In general, you'd want to use setters and getters to give the opportunity to developers reusing your code by modifying it or extending it to add layers of processing and control when accessing and modifying your internal data. This wouldn't be possible in Java when using direct accesses.
Parenthesis: However, it's perfectly possible in other languages, for instance in Scala, when the line between properties and methods can become quite fine. And it's great, as then it doesn't become a coding-problem that gets in the way and it makes usage more transparent.
You can also often consider that in your class you can feel free to access your internal (private or protected) members directly, as you're supposed to know what you're doing, and you don't need to incur the overhead of yet another method call.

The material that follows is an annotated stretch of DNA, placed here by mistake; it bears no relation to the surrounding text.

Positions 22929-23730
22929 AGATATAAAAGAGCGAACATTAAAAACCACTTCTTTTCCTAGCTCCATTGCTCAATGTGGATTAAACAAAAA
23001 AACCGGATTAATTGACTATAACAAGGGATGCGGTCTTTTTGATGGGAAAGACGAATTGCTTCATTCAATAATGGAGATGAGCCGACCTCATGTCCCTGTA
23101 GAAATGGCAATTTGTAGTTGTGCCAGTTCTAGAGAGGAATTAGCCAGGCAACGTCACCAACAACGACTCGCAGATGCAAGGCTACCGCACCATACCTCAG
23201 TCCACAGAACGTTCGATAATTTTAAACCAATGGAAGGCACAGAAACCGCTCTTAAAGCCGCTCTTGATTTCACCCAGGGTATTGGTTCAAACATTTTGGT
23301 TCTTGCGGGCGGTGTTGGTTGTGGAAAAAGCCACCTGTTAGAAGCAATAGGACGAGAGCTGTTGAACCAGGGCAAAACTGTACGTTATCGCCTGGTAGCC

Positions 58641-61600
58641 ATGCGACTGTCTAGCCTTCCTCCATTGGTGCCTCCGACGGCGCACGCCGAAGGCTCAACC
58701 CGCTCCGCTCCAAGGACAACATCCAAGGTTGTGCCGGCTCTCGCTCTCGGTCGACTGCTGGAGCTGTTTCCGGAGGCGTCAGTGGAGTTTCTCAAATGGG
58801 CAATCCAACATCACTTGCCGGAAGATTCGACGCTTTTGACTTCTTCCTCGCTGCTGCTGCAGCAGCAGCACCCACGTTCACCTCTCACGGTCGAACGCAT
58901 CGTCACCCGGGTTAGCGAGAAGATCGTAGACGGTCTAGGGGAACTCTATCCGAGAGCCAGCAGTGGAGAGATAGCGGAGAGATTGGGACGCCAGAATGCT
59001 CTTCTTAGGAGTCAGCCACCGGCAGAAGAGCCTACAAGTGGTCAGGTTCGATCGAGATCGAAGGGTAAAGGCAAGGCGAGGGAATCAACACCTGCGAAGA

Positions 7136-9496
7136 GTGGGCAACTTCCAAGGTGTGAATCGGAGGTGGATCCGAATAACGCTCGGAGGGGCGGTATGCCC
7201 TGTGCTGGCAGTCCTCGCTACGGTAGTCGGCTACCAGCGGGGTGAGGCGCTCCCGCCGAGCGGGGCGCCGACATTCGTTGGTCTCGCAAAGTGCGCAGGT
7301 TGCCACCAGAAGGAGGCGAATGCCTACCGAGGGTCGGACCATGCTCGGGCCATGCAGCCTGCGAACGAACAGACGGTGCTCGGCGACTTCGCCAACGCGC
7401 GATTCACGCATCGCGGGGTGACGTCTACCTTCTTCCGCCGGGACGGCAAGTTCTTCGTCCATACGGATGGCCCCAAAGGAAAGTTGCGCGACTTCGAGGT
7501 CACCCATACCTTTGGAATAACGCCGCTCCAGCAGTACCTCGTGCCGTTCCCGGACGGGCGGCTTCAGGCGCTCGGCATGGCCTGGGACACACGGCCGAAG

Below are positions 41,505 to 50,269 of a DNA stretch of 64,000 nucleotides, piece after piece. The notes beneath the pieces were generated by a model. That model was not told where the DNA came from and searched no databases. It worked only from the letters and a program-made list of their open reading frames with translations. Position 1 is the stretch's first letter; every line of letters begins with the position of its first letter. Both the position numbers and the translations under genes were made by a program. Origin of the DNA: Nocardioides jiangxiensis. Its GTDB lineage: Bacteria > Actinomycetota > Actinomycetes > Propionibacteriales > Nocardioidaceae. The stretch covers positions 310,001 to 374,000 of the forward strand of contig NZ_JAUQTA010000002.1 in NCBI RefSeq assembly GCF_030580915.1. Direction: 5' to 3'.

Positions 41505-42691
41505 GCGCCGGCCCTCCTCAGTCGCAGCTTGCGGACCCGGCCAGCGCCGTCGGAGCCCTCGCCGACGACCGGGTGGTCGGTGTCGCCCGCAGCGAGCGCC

In practice, multiple people working on a class might not know what everyone's doing and those lines of integrity checking in your getters and setters might be useful in most cases, while the micro-optimization may not.
Moreover, there's only one way for you to access a variable directly, whereas you can define as many accessors as you want.